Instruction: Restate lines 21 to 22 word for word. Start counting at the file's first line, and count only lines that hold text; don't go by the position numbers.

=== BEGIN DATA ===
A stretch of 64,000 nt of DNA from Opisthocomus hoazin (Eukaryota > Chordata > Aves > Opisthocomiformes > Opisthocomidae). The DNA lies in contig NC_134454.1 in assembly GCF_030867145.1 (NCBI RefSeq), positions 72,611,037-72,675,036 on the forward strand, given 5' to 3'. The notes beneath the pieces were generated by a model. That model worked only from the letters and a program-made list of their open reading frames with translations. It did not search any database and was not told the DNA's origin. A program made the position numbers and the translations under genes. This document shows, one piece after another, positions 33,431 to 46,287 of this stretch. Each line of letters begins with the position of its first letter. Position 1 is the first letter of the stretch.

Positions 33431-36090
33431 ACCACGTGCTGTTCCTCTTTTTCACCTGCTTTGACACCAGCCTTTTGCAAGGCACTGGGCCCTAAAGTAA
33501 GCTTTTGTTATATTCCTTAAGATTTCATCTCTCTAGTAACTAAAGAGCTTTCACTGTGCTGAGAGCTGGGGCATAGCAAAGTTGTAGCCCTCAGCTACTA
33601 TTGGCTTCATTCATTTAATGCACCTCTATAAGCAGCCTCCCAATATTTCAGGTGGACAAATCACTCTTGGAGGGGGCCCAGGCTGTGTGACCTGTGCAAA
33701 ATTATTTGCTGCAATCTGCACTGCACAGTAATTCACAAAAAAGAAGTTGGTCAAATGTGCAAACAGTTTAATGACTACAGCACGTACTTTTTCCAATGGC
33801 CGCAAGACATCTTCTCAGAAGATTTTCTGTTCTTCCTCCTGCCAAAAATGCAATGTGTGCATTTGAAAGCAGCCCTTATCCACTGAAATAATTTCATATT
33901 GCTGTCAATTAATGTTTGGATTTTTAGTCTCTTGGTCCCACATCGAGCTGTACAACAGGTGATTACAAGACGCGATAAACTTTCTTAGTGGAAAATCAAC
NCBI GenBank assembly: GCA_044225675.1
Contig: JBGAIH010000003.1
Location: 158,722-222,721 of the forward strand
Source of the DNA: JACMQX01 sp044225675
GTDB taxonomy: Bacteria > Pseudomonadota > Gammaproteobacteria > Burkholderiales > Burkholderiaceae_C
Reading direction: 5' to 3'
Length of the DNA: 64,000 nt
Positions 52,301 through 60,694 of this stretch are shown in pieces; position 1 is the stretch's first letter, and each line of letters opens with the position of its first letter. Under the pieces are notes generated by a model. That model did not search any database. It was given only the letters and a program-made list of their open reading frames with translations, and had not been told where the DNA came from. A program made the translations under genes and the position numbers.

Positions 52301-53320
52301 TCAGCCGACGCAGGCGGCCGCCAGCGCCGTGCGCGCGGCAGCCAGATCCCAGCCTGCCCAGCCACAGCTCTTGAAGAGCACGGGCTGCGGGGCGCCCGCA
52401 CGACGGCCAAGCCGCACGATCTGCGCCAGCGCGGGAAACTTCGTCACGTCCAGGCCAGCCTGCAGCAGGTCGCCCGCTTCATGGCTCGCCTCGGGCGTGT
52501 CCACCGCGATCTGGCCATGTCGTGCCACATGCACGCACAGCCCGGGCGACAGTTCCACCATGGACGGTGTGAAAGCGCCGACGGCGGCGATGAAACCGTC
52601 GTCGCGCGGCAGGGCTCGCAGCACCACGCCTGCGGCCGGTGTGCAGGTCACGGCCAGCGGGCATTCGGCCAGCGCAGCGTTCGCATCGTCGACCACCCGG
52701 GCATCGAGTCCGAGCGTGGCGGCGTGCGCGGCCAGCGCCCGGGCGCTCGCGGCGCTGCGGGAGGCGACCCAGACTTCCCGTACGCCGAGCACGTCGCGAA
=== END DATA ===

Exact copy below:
52601 GTCGCGCGGCAGGGCTCGCAGCACCACGCCTGCGGCCGGTGTGCAGGTCACGGCCAGCGGGCATTCGGCCAGCGCAGCGTTCGCATCGTCGACCACCCGG
52701 GCATCGAGTCCGAGCGTGGCGGCGTGCGCGGCCAGCGCCCGGGCGCTCGCGGCGCTGCGGGAGGCGACCCAGACTTCCCGTACGCCGAGCACGTCGCGAA